This is a good reminder that, while I want to release my code and have it forever known that I am the originator, I also don't want that reputation tarnished by poor-quality modifications done later by others. In short, I'd like to require that any modifications to the software be clearly marked in some way, which neither MIT or BSD 2-Clause really deal with.

zlib - I think zlib does a good job of dealing with this "don't misrepresent me or my work" issue. However, I don't find the rest of the license as clean and precise as MIT on the main points of what you're allowed to do with the code and that the author(s) are not providing any sort of warranty.

Another issue that none of these licenses really handle is specifying how to clearly mark that the software has been modified. This is something I think Wizard of the Coast's d20 Open Gaming License handled very well: It required later contributors to add their own copyright statement the end of the license, beneath the intact notices from previous contributors. What I like about this is that 1) it's a simple mechanism--just add a line of text, 2) contributors generally want to add their name to a work anyway in order to receive recognition too, and 3) it's clear who the last contributor was, which protects the reputation of earlier contributors from "poor" later modifications.

So, while I was trying to avoid license proliferation, I couldn't find a single short license that was satisfying. I like the MIT License the best, except for a missing "clearly mark that this work has been changed so that you don't misrepresent my work" clause. So I borrowed that from zlib. I also added an explicit requirement that a later contributing author append a copyright notice. Here is my finished "MIT License with Modification Clause":

Copyright (c) <year> <copyright holders>

Permission is hereby granted, free of charge, to any person obtaining a
copy of this software and associated documentation files (the "Software"),
to deal in the Software without restriction, including without limitation
the rights to use, copy, modify, merge, publish, distribute, sublicense,
and/or sell copies of the Software, and to permit persons to whom the
Software is furnished to do so, subject to the following conditions:

1) The above copyright notice(s) and this permission notice shall be
included in all copies or substantial portions of the Software.

2) Modified versions of the Software must be plainly marked as such, and
must not be misrepresented as being the original software.  If you modify
this Software, append your own copyright notice to the list above.

or implied, including but not limited to the warranties of
merchantability, fitness for a particular purpose and noninfringement. In
no event shall the authors or copyright holders be liable for any claim,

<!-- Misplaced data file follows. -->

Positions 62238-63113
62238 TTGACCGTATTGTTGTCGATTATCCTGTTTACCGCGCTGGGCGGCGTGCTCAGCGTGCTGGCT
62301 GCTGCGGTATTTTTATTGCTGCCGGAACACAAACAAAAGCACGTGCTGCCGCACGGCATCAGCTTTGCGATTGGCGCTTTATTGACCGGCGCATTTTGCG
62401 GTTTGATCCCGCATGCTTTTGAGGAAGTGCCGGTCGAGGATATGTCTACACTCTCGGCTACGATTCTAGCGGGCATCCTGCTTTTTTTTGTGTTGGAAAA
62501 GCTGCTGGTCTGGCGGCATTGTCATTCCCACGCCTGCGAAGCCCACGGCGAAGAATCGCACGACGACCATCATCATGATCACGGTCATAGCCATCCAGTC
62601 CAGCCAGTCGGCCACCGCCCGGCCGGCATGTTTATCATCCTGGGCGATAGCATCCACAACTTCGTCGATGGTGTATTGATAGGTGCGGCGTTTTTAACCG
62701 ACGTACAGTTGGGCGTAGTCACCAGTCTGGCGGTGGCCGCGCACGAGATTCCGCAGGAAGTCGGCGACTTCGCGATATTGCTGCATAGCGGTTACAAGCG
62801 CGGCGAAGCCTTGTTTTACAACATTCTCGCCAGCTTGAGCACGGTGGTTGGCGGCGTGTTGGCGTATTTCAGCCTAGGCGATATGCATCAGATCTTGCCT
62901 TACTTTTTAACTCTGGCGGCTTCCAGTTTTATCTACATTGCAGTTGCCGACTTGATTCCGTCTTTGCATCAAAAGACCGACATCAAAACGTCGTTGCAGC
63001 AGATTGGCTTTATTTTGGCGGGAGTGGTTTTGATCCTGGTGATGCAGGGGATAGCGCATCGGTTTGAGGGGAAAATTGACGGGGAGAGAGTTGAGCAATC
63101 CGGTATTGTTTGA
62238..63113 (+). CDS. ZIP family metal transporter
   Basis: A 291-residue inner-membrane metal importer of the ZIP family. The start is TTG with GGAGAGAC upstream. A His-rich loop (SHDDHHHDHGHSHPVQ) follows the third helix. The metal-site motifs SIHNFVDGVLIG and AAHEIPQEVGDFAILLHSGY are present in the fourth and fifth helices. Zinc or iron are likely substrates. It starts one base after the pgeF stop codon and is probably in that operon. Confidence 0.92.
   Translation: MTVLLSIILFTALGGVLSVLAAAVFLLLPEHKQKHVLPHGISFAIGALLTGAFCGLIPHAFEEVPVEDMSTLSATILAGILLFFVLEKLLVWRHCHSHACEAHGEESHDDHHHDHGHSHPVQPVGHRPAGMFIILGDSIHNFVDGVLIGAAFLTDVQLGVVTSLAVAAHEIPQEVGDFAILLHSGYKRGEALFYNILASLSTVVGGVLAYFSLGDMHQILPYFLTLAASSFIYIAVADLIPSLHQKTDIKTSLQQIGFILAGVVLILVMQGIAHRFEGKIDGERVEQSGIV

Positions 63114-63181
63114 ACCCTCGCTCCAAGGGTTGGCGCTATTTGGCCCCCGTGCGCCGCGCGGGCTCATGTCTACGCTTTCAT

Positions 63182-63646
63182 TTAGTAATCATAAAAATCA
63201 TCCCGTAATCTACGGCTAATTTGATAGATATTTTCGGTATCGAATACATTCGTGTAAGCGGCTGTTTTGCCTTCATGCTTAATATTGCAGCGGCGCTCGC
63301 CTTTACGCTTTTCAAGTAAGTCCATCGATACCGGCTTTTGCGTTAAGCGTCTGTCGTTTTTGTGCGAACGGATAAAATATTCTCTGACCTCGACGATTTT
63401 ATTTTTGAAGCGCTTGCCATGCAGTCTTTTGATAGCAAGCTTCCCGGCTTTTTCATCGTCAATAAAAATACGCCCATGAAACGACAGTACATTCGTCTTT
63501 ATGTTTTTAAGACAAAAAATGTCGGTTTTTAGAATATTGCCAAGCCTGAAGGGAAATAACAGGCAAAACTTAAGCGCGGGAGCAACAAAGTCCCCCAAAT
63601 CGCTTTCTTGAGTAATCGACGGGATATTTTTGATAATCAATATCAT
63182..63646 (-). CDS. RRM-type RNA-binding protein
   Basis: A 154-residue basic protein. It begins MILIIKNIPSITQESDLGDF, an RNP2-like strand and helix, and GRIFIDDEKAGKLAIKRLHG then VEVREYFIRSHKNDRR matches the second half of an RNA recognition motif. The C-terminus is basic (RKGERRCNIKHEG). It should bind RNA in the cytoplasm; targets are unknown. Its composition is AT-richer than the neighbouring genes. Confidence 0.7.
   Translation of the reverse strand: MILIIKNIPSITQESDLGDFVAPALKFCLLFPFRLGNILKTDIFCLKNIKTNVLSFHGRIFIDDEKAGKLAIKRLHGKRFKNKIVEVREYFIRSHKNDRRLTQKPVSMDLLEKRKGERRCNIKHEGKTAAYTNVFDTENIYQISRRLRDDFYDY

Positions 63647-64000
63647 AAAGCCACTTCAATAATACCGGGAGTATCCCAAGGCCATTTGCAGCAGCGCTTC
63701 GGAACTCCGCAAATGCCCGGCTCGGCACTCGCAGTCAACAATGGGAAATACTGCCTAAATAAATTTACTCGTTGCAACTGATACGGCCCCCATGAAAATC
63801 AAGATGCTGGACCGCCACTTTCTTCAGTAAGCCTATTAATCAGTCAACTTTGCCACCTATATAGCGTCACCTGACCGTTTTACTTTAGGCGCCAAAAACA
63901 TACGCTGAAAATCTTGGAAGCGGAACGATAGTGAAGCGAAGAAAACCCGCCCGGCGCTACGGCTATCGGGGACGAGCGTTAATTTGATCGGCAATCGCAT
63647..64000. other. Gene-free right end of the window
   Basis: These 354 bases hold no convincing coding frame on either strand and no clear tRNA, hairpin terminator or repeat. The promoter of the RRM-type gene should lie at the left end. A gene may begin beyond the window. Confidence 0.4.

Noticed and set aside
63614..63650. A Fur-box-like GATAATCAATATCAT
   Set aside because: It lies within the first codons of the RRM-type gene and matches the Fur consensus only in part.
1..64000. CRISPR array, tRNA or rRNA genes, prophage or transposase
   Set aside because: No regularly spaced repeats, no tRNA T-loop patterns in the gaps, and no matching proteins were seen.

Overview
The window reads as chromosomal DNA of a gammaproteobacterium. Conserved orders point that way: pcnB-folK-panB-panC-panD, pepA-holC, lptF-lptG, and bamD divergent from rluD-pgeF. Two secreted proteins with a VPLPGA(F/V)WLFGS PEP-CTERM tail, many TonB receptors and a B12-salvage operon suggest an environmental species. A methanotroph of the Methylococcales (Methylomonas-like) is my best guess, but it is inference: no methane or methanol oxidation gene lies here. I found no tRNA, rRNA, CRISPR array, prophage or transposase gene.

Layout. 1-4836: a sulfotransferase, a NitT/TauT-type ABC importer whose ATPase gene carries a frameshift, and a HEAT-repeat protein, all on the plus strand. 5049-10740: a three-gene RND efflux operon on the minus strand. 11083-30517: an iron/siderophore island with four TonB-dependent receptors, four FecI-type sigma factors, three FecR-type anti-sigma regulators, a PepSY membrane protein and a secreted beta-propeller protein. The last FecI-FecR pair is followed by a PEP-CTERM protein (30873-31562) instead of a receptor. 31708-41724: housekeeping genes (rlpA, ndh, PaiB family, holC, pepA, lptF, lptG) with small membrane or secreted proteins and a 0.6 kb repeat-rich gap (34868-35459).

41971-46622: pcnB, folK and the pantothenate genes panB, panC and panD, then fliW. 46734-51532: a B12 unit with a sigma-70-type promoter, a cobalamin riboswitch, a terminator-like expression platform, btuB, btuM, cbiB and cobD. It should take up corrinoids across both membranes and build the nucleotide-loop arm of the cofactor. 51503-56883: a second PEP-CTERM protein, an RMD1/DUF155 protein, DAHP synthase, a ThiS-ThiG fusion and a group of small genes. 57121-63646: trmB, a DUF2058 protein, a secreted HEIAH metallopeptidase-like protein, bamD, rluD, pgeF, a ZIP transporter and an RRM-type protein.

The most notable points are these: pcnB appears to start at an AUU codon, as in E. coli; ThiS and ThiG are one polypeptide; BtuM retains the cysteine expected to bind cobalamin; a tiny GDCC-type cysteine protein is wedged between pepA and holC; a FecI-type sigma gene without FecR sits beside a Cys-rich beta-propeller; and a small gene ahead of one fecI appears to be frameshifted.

damages or other liability, whether in an action of contract, tort or
otherwise, arising from, out of or in connection with the Software or the
use or other dealings in the software.

This is still not a perfect license, though. Unlike BSD, it's a little vague as to whether the license should also be included with binary forms of the software. (I think "all copies or substantial portions" should be read to cover binary versions, though this is not explicit. For the most part, I plan to use this license with libraries or scripts, where the distributed form is the source code itself, so this won't be much of an issue for me.)

Also, dealing with contributions (such as from a large project submitting changes through CVS or the like) is probably a little onerous. I considered requiring only those that publish or distribute a modified version to add a copyright notice. (Thus, modifying a private copy without notice would be fine.) However, it would be easy for someone to then unknowingly publish a version that had been previously modified by someone else. So each modifier should update the copyright notice list. It would also be fine if contributors are waiving or granting their copyright to a project (through some separate agreement between project and contributors) and then only the project or licensor is listed as the modifications copyright holder in the license. For example, consider Section 5 of the Apache License 2.0.

Note that, like all the source licenses, this license is not copyleft: modifiers are not required to release their source code.

As stated above, I got the text of these original licenses from OSI. In practice, everyone freely copies the text of these licenses without attribution. However, I'm not entirely certain I have the right to modify this text--except through the Creative Commons Attribution license at the bottom of all of OSI's pages. So, while I waive copyright to my own contributions to the above license text (meaning you may freely copy or modify it without my permission), you may still need to be attributing the text of the original license to OSI.

Copyright issues aside, there's another problem with modifying the MIT license: The license above is no longer an approved OSI license. That means it cannot legally be called "Open Source" because OSI holds a trademark to that term. The term can only legally be applied to software licensed under approved licenses.

So I'm still thinking about whether to actually use this new license or not. An uglier approach (but one that makes OSI happy) is to license software under both MIT and zlib together. Or possibly to only "politely request" that clause 2 be followed without making it an official part of my license.

While I think about it, any comments or suggestions are welcome...